Local time: 14:47
Partial member (2004)
Italian to English
I buy all my electronics in the US Jun 24, 2006

I've bought all my electronics in the US (including my Gateway laptop) because of the advantageous Euro-Dollar exchange. I can only speak for Italy, but electronics generally cost less in the US, and if you add the exchange rate issue, the cost goes way down. And my service warranty was covered in Europe. Of course it depends if most of your earnings are in Euros or Dollars-
I even brought back my printer as a carry-on last year, and I'm considering buying a desktop computer in the US this year.

Jennifer


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Sheilann  Identity Verified
Spain
Local time: 22:47
Spanish to English
TOPIC STARTER
Thanks to everyone Jun 24, 2006

Thakn you all for your helpful replies. Each one contributed a different perspective and Jennifer corroborated what I had already thought.
Somehow, I'm not too convinced about the voltage; I thought it was 110 in US and 220 in Europe. So a transformer would also be necessary.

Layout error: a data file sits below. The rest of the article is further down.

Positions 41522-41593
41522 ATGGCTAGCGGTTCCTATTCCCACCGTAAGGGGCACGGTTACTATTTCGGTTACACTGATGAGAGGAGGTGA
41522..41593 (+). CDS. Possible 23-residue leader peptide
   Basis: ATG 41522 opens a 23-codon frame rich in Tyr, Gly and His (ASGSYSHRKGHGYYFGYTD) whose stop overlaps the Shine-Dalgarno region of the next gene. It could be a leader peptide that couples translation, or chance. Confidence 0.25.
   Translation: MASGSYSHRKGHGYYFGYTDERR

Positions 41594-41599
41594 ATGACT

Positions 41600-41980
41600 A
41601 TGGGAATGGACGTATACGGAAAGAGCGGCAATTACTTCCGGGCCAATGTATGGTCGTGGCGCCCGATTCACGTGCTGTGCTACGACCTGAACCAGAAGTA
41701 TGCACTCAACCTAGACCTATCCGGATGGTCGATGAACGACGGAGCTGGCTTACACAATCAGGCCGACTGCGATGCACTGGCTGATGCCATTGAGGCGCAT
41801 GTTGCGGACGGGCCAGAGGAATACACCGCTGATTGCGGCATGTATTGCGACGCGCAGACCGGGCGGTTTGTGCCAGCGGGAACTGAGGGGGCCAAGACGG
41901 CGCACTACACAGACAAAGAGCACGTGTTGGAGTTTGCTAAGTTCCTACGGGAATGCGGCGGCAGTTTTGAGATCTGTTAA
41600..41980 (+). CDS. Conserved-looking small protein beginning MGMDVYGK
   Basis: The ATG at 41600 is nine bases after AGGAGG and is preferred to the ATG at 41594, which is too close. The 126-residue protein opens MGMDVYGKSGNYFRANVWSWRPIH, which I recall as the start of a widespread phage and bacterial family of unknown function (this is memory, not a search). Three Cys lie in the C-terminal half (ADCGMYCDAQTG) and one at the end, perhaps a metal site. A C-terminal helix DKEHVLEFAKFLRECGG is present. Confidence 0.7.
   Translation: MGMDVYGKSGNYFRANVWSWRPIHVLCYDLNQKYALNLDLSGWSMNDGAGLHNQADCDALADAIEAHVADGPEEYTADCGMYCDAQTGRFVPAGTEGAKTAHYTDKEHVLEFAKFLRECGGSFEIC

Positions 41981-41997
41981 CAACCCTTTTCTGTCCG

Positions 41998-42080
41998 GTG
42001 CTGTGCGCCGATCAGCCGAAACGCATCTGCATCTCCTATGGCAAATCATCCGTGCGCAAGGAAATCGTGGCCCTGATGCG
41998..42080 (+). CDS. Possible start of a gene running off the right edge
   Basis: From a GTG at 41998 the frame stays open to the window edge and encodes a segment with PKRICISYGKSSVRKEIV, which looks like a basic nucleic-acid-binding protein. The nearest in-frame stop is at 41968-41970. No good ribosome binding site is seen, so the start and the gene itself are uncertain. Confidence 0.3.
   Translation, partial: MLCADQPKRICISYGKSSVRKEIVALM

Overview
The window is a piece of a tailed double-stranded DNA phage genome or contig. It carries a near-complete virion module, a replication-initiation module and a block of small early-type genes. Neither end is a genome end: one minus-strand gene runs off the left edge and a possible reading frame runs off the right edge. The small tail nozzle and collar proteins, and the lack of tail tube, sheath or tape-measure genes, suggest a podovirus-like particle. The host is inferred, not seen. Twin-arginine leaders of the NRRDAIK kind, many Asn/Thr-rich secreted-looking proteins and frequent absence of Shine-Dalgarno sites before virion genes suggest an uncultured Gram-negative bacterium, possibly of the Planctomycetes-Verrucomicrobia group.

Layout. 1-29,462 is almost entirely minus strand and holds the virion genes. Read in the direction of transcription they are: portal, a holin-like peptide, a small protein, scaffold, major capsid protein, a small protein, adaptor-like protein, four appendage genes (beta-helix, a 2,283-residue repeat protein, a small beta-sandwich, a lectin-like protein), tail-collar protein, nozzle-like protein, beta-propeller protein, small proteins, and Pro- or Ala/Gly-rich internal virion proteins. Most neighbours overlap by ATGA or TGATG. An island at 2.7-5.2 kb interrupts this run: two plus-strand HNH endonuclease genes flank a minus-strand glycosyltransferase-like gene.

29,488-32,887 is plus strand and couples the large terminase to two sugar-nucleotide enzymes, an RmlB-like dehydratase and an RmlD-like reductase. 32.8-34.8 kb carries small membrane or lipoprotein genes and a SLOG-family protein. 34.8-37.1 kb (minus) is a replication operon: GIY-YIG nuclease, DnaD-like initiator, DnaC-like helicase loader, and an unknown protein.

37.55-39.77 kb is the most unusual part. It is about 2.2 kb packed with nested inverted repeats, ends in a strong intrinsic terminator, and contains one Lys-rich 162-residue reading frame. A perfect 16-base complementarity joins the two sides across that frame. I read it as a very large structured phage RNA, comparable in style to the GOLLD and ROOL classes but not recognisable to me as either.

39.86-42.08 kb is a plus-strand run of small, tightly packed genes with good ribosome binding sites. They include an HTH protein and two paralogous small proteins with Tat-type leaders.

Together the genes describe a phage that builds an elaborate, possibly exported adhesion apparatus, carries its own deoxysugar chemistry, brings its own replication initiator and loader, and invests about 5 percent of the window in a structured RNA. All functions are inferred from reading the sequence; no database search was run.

Thanks again.


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Lucinda  Identity Verified
Local time: 18:47
Member (2002)
Dutch to English
+ ...
I also buy all my electronics in the US Jun 24, 2006

I agree with Jennifer. I also buy all my electronics in the US.

As a matter of fact, I ordered my last printer from BestBuy.com on-line and had it delivered to an outfit in Miami that has a package service (air and sea) to Suriname.

It worked like a charm and the customs duties were quite reasonable. Within about a week or so, I had it in my house. I still came out a lot cheaper than if I had bought it locally.

I am not sure how it works to mail it to Europe. Perhaps another colleague might shed some light on this. Or otherwise, couple a US vacation to it. You deserve it.